2018 cricket pitch fixing and betting scandal

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The 2018 Cricket Pitch Fixing scandal refers to the alleged doctoring of the pitch, a central strip of the playing field, in the home test matches of the Sri Lankan cricket team at the Galle International Stadium, as well as during the home test matches of the Indian cricket team.[1]


Revealed by Al Jazeera, a documentary claimed that the groundsmen at these matches deliberately altered the nature of the pitch in order to produce results that favored the home team. The news reports claimed that two of the four-pitch fixing offenses occurred in Galle, with the groundsmen at Chennai being accused of pitch-fixing charges after hosting the final Test Match of the series between India and England in 2016.[2]

On 29 May 2018, the International Cricket Council (ICC) criticized Al Jazeera for failing to share conclusive evidence of pitch-fixing before broadcasting the documentary regarding the match-fixing allegations.[3] Critics also speculated whether the Al Jazeera news network deliberately revealed false allegations, citing that Al Jazeera's findings may have been edited and modified before releasing its documentary film.[4] However, on 26 May 2018, a shocking development revealed that the curator of Galle International Stadium, Tharanga Indika, had indeed been involved in the operation, with the discovery of camera footage linking him to the scandal. Indika subsequently admitted to doctoring the pitch to manipulate match outcomes. The match-fixing issue remains under investigation by the ICC.[5][6][7]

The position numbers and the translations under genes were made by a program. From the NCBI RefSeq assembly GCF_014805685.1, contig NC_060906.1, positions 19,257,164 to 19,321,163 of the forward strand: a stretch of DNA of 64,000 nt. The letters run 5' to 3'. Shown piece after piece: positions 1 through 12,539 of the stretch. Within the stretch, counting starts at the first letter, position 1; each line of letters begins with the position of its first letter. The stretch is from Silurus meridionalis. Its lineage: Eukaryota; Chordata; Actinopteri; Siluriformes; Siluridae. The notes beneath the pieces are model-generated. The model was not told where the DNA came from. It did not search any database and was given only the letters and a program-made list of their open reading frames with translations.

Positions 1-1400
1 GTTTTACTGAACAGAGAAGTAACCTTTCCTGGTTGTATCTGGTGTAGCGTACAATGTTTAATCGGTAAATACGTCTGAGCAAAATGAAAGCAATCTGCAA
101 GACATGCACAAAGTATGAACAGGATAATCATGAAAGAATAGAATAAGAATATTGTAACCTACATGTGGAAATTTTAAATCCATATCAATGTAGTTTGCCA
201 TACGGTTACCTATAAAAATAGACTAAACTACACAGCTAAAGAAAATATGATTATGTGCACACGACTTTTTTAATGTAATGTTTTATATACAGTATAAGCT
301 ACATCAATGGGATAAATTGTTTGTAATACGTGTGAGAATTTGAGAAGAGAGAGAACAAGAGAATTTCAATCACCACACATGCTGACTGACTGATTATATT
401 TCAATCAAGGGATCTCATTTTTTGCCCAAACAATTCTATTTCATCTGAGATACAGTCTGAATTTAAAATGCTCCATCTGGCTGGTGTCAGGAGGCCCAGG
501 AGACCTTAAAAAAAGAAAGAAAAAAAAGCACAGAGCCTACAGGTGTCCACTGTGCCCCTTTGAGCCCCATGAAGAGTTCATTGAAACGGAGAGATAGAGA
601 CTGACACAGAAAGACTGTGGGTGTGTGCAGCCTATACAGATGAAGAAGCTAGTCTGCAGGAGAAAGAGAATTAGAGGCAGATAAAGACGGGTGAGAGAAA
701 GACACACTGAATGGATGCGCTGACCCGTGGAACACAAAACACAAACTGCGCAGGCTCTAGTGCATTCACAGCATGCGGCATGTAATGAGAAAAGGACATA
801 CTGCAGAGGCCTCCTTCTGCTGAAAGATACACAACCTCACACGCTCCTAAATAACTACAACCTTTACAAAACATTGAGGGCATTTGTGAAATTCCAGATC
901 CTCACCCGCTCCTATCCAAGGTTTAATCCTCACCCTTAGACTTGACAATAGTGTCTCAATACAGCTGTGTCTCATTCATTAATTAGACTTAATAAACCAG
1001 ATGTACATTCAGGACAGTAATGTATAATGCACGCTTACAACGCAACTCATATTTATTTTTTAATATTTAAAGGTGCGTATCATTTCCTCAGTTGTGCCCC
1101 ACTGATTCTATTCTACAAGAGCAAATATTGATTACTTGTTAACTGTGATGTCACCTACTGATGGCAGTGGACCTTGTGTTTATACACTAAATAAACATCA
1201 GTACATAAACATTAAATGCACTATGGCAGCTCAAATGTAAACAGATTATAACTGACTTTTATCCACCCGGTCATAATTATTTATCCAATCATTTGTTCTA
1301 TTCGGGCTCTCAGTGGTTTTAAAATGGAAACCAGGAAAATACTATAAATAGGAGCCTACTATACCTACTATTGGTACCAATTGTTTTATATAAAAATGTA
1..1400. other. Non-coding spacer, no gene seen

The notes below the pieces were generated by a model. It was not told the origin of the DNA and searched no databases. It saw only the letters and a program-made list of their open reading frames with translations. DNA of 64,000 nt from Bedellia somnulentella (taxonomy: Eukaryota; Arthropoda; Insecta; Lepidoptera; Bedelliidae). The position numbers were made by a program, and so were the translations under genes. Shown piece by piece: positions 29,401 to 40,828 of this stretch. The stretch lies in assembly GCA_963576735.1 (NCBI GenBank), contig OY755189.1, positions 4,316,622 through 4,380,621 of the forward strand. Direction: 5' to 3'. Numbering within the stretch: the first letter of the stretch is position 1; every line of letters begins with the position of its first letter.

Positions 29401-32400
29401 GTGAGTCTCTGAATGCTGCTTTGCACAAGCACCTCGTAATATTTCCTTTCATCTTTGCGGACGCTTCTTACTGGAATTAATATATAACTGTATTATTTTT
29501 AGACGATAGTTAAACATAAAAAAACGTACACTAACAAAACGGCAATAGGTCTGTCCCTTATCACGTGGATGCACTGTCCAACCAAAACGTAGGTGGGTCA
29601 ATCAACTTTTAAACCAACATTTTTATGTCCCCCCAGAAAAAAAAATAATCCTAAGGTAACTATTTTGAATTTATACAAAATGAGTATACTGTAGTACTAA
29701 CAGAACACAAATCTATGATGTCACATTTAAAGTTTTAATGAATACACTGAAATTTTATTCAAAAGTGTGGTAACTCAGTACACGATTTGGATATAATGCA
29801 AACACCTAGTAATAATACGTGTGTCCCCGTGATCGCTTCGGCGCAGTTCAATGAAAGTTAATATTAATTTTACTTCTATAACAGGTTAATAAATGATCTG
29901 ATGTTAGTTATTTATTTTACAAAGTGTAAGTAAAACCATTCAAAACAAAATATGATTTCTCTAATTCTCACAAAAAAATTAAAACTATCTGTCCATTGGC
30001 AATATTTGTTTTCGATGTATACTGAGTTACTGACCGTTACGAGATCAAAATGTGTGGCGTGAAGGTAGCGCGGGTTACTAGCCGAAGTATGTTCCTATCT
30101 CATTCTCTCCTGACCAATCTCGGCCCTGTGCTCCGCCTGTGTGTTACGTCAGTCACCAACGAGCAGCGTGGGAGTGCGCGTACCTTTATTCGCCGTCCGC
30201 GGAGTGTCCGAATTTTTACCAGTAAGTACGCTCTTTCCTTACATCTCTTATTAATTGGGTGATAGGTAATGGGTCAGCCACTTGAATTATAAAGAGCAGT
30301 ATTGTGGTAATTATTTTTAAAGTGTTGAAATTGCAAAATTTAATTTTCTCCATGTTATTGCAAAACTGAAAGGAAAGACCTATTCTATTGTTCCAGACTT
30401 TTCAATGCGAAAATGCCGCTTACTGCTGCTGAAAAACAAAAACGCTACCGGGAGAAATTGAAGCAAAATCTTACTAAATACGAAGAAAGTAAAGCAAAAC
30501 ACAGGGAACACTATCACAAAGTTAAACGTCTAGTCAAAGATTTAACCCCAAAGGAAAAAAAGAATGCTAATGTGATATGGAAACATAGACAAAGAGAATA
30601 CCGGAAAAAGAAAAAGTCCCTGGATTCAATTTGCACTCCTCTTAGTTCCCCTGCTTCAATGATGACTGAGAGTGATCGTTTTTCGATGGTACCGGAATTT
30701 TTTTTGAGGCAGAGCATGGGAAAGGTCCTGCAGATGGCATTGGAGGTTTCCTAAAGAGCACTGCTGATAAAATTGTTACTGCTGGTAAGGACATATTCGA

The Al Jazeera news network has continuously refused to provide the pitch-fixing related evidence to the ICC stating that the lives of journalists are at risk.[8][9] In July 2018, Australian cricketer Glenn Maxwell was indirectly accused by Al Jazeera's documentary as a chief suspect in the possible match-fixing allegations during the third Test match held between India and Australia which happened at Ranchi, a match where Maxwell recorded his maiden test century.[10] However, Maxwell denied all of the allegations leveled against him and replied that he didn't have any need to do such a thing to spoil the moment of cricket.[11][12]


Galle International Cricket Stadium, where the pitch fixing is alleged to have occurred

The pitch tampering incident involving both India and Sri Lanka is a developing controversy in international cricket following the 2018 Australian ball-tampering scandal.[13]

Match fixing scandals in Sri Lanka have flared up in recent times, including alleged misconduct during a domestic first class cricket match between Panadura Cricket Club and Kalutara Physical Culture Club in 2017 with Chamara Silva who was the captain of the Panadura Cricket Club and Manoj Deshapriya being caught and banned by SLC for a certain period for being named in corruption allegations.[14] Manoj Deshapriya, the captain of the Kalutara Physical Culture Club was also found guilty of match-fixing after the unusual scoring rate by Panadura side in a first class cricket match held in January 2017.[15][16][17][18]